How Do We Measure Temperature?

Posted: October 2, 2017, 2:57 pm by mpriante

You’ve seen it before: on the evening weather report, in your home, on your phone, and even displayed on your local bank’s signage. Temperature is everywhere. It is one of the most crucial points in any forecast. It can determine whether you’re sweating or shivering, or if it’s wet or frozen outside. For the busy person on the go, the temperature can be the difference between a light jacket and a full-fledged parka during the winter. Temperature is very important to meteorologists because everyone depends upon it in one way or another.  Today, we are going to talk about how it is measured (properly), and how very beneficial good temperature readings are. 
Thermometers come in many different shapes and sizes, from the old-fashioned mercury tube varieties to the more modern digital sensors. Much of the temperature data meteorologists use in modern times are computed from digital sensors, but you will still see some old school thermometers in use. Stevenson Screens are a prime example of their usage today. 

Named after the man who developed it, this chicken coop-like box houses instruments that help to measure not only the temperature but also the relative humidity. The structure is designed in a way to shelter these thermometers from the elements and allows great ventilation, which means a more accurate representation of what conditions are like.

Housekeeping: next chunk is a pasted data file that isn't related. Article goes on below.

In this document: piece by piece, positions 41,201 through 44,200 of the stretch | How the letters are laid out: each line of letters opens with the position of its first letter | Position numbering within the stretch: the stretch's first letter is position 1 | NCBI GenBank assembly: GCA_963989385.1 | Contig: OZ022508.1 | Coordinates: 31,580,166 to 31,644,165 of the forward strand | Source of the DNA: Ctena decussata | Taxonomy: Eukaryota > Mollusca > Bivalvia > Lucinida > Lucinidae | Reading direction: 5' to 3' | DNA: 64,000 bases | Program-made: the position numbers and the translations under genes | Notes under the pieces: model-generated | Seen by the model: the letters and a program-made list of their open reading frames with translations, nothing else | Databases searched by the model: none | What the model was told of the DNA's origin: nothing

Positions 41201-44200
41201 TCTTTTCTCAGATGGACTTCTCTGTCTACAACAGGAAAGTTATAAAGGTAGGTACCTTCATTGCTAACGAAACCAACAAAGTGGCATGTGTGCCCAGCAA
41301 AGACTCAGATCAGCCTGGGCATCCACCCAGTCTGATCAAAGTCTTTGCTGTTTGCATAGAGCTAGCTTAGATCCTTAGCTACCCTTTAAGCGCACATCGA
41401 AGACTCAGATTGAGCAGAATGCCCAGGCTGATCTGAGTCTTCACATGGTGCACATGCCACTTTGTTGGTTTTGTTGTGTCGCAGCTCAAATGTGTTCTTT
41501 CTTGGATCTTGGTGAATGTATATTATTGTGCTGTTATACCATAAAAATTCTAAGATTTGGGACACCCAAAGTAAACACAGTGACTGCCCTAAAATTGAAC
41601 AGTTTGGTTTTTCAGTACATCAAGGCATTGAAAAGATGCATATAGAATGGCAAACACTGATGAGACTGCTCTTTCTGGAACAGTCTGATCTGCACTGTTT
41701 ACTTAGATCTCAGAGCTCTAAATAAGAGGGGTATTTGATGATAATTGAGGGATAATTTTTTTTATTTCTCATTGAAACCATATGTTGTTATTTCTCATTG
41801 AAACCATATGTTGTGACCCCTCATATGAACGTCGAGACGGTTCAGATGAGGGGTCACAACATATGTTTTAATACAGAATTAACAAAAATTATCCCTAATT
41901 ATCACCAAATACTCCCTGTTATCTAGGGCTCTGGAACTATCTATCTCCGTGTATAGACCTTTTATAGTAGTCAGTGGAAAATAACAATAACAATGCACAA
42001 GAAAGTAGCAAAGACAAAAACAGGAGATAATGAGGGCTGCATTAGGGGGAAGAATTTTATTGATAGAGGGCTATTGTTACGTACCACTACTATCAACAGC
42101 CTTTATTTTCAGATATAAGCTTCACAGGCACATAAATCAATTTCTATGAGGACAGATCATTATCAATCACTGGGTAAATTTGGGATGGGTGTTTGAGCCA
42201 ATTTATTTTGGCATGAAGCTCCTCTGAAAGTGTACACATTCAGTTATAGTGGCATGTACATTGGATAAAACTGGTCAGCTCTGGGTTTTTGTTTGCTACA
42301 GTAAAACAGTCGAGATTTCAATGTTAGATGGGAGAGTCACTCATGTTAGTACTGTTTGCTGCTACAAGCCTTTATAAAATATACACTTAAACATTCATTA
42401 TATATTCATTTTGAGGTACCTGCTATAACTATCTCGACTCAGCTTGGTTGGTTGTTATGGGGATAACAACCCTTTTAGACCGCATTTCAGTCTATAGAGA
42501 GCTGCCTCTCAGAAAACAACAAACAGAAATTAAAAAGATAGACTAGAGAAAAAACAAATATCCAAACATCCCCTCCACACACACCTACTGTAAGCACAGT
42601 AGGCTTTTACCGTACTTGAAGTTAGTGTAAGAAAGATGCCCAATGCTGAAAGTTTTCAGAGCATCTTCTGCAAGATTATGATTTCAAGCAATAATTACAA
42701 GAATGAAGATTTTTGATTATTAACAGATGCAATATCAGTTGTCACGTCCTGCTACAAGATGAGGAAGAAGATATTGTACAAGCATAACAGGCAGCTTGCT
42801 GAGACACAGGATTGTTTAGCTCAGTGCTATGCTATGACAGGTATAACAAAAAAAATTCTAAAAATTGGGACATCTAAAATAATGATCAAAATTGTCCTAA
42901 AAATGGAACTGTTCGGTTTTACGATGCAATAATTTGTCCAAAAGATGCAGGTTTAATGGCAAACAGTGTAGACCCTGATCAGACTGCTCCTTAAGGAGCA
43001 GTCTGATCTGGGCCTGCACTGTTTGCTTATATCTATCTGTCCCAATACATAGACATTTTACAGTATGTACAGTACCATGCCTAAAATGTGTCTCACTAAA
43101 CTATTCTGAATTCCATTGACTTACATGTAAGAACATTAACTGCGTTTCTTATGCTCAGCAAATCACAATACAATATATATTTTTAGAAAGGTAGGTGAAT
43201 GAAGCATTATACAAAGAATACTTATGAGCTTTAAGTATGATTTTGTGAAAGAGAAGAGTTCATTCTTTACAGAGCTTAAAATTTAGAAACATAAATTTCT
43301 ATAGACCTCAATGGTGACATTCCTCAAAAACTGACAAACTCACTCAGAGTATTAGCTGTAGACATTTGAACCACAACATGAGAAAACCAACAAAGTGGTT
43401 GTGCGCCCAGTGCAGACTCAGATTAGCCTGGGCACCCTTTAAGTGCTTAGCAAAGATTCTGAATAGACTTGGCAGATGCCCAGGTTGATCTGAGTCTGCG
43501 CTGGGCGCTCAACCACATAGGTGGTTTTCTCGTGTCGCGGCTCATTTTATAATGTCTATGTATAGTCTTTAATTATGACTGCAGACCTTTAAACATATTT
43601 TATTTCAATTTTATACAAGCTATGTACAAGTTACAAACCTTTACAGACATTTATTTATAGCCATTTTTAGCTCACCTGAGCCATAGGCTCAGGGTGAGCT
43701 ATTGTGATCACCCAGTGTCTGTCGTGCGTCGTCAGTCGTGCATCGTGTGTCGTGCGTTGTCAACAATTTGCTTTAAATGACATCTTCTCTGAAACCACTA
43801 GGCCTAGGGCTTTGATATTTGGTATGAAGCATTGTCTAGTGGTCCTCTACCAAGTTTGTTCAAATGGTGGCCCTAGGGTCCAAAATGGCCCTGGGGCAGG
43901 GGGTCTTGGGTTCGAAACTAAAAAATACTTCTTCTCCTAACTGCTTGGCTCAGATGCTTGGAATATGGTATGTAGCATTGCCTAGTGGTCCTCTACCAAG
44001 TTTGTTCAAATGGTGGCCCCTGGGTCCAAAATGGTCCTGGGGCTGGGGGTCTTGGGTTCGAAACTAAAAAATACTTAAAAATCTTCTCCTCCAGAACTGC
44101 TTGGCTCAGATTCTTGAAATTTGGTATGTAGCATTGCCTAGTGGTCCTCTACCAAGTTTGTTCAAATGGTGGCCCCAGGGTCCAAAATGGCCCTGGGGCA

Stevenson Screen

So let’s say you don’t have one of these fancy temperature shelters and want to set up a thermometer outside for yourself. Here’s how to get the most accurate readings:

1. First, place your thermometer roughly 5 feet above the ground. Having it too close to the ground may pick up excess heat from the Earth, and having it too high up can keep it too cool.  

You’ll also want to have your thermometer set up in the shade. Keeping it out of direct sunlight prevents solar radiation from heating up the instrument to a point that is higher than that of the actual ambient air temperature that you feel. 

3.     Having a good enough airflow will also aid in your temperature taking skills. Keeping the set up away from any obstructions like trees and buildings will prevent errors from occurring. This allows your reading to be the most representative of the actual temperature as possible.

4. Make sure the thermometer is placed over an earthy plot, like grass or dirt. Asphalt and concrete warm much more efficiently (and to a warmer temperature) than the Earth, leading to your equipment warming faster than the surrounding air and providing an “incorrect” reading.

5. Finally, just like how the Stevenson Screen keeps the thermometers sheltered from the elements, so too must your setup be covered. It can be as simple as creating a makeshift wooden box with adequate ventilation. 


If you follow the steps above, you will have an instrument that provides a reading that is much closer to being accurate than just leaving a thermometer in a window or on the outside of a house. Now that you are a temperature taking expert, you should have no trouble going out there and collecting some measurements!

Associate Meteorologist
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